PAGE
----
The last time the 33-year-old was an All-Star was 2011—a season in which he averaged 18.8 points and 10.2 rebounds and shot the ball nearly 53 percent from the field. His numbers drastically dropped in 2012-13, making folks wonder if his best days are truly behind him.
Making the All-Star team shouldn't be the goal for Gasol. The West is stacked with talented big men, and chances are the nod in February will go elsewhere.
The goal needs to be returning to championship form, as he has the skill set and IQ to succeed in today’s game.
Gasol is entering his 13th season, so it’s fair to say he is a seasoned veteran. That doesn't mean he has entered the twilight of his career, though. There's plenty of productive basketball yet to be played.
Consider 2012-13 an anomaly. He saw action in just 49 contests, which equated to 41 percent of the team's total minutes, according to 82games.com. He never had a chance to find consistency, and he certainly never jelled with the new faces on the roster.
Staying healthy is the foundation of success for Gasol. In 2013-14—and every year into the future—the big man must remain on the floor. Recovery can be tough at this point in his playing days, and game-to-game maintenance is impossible when you can't participate.
But while Gasol needs to stay injury-free, it’s not just his own health that will determine his success. Steve Nash—the point guard who was supposed to orchestrate the perfect pick-and-pop/pick-and-roll game alongside Gasol—missed 32 contests. He averaged the fewest assists we'd seen him collect since 1999-00. Needless to say, chemistry between the two was never fully established.
This tandem has a chance to do some serious damage in D'Antoni’s offense, but only if they both see the floor. Fewer minutes throughout the year will be beneficial to long-term health if they're on the bench by choice—not because of injuries.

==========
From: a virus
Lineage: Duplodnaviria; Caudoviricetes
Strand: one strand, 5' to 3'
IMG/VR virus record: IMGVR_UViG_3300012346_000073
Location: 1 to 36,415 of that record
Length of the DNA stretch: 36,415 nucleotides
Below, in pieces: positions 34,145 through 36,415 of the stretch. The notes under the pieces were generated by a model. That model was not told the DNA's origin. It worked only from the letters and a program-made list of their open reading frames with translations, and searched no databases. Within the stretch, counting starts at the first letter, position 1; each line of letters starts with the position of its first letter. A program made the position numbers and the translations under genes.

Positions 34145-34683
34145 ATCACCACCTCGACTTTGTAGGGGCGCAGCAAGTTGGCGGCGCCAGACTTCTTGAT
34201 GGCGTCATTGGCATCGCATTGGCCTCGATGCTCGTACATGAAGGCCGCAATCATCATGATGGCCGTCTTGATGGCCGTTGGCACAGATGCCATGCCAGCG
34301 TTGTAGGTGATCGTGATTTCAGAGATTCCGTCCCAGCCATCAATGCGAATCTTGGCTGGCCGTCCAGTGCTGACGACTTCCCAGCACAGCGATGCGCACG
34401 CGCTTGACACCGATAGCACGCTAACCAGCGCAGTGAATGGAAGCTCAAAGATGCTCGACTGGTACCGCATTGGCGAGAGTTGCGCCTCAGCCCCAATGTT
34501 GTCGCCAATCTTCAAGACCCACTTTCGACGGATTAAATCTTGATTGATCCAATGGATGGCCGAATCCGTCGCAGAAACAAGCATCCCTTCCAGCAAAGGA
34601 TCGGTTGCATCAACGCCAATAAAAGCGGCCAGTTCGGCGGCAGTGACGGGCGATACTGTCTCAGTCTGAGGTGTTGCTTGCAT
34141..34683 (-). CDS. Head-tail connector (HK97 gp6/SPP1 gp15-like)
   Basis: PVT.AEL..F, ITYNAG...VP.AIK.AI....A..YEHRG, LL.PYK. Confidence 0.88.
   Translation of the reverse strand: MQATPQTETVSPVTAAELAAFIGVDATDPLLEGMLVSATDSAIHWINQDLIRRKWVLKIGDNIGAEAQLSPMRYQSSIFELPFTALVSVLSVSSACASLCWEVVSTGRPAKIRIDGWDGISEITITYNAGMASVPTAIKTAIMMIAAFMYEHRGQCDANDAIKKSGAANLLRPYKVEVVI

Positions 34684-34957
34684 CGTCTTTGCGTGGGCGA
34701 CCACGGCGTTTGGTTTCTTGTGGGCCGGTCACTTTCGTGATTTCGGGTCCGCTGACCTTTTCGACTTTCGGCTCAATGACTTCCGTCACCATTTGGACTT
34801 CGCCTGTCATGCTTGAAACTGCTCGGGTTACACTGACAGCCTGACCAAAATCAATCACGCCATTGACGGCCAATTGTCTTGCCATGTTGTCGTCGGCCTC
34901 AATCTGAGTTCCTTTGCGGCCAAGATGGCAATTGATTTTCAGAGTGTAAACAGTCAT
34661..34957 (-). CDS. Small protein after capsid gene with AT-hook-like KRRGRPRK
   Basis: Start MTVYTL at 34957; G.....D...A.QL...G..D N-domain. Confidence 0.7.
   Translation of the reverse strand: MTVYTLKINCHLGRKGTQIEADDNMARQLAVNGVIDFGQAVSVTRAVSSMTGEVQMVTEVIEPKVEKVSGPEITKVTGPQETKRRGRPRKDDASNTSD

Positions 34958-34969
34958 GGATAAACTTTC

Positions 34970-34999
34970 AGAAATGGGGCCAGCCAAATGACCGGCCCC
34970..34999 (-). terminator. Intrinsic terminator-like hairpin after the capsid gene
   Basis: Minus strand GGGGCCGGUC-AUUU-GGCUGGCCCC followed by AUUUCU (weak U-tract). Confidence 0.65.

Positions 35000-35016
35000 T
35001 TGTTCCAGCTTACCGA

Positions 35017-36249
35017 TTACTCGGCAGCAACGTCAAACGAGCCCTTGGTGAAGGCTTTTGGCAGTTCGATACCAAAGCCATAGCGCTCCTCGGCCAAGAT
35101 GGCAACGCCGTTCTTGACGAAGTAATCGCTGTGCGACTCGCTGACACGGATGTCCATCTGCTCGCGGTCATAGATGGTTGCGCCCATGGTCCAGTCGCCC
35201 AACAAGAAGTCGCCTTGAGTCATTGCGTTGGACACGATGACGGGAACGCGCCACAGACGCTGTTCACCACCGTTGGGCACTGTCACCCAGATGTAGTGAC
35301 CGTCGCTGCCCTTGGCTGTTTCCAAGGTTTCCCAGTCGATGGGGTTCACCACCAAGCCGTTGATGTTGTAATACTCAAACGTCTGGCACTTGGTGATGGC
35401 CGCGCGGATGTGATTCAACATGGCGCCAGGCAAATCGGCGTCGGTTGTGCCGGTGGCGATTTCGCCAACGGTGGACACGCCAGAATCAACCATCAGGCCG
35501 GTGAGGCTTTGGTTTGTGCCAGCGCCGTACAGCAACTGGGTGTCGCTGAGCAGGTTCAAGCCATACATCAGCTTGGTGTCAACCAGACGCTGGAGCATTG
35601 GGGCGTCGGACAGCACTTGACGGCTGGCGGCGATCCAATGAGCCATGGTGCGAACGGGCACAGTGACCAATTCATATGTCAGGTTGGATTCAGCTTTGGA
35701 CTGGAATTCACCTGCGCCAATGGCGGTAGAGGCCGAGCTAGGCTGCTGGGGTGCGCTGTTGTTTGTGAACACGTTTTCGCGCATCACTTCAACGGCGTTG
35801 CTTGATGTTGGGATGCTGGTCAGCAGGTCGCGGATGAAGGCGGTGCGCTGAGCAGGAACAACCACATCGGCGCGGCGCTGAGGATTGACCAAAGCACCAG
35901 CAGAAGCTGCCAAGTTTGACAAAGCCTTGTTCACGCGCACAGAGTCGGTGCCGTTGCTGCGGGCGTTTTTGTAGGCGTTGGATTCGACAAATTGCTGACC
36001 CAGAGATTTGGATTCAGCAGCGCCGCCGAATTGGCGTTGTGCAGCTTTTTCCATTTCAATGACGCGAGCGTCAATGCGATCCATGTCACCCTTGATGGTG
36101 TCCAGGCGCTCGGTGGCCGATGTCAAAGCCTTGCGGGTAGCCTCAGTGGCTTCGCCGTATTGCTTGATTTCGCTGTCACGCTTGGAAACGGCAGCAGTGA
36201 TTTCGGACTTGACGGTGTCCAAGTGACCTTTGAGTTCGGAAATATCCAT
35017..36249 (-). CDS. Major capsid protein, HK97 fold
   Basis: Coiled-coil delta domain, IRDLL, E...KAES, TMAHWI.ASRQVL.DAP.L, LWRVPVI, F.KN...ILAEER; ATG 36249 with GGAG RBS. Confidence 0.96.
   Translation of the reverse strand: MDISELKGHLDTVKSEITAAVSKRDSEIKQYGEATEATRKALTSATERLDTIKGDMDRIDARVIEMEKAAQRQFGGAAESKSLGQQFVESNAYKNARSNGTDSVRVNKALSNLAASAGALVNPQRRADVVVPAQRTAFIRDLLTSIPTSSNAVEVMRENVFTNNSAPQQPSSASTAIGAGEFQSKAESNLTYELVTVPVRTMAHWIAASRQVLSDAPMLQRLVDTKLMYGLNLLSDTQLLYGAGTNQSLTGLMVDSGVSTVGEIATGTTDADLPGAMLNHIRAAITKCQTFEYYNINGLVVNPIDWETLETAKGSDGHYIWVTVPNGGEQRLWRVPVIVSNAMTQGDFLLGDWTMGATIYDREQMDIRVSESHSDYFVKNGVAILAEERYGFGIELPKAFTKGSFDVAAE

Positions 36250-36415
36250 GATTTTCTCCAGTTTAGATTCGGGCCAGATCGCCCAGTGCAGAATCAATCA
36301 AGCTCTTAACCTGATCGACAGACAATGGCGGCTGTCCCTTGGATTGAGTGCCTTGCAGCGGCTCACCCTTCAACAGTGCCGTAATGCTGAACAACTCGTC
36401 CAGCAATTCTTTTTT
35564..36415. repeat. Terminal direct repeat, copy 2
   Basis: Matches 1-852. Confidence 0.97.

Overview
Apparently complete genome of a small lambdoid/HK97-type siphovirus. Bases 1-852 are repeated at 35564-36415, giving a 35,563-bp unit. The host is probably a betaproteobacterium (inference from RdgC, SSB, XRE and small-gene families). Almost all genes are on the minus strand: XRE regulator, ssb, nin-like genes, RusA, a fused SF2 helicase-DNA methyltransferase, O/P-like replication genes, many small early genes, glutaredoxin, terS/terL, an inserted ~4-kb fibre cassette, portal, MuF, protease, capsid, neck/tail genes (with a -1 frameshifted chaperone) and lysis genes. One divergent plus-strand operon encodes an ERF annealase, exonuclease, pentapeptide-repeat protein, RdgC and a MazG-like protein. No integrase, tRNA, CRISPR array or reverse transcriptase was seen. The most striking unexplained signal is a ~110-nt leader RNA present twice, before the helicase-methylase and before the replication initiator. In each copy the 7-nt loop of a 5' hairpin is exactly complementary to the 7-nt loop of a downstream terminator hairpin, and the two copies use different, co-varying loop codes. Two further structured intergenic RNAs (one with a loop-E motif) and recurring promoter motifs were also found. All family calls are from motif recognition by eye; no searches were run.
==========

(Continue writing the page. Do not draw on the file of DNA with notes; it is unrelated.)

Stick to Center
As much as D'Antoni would like Gasol to be a prototypical stretch 4, it would benefit the team to place him where he was meant to play—the center position.
According to Ramona Shelburne of ESPN Los Angeles, that's precisely what the Lakers intend to do. It's important to note Shelburne's report came before the signing of Chris Kaman, but if L.A. is smart, it will bring the newcomer off the bench and allow Gasol to reclaim his spot as the starting 5.
Gasol's exceptional skill set caused D'Antoni to miscast him as a power forward alongside Dwight Howard. In fact, Mike Brown was guilty of the same transgression—although he had a healthy Andrew Bynum on his side, so it's an easy mistake to make.
The idea was that Howard and Gasol would be the league's next Twin Towers. Unfortunately, that never came to fruition, as Howard's low-post game and Gasol’s shooting touch never justified such comparisons to David Robinson and Tim Duncan.
With Howard now gone from the roster, D'Antoni must recognize Gasol is a center and play him as such. In 2012-13, the Spaniard spent just 12 percent of the team's total minutes at the 5-spot, per 82games.com. He recorded a PER of 22.0 per 48 minutes, which was 6.6 better than power forward, where he played 29 percent of the time.
As a center, Gasol has never recorded a PER below 20 for the Lakers. The numbers speak for themselves, as his most recent All-Star campaign saw him dominate down low throughout the course of the year.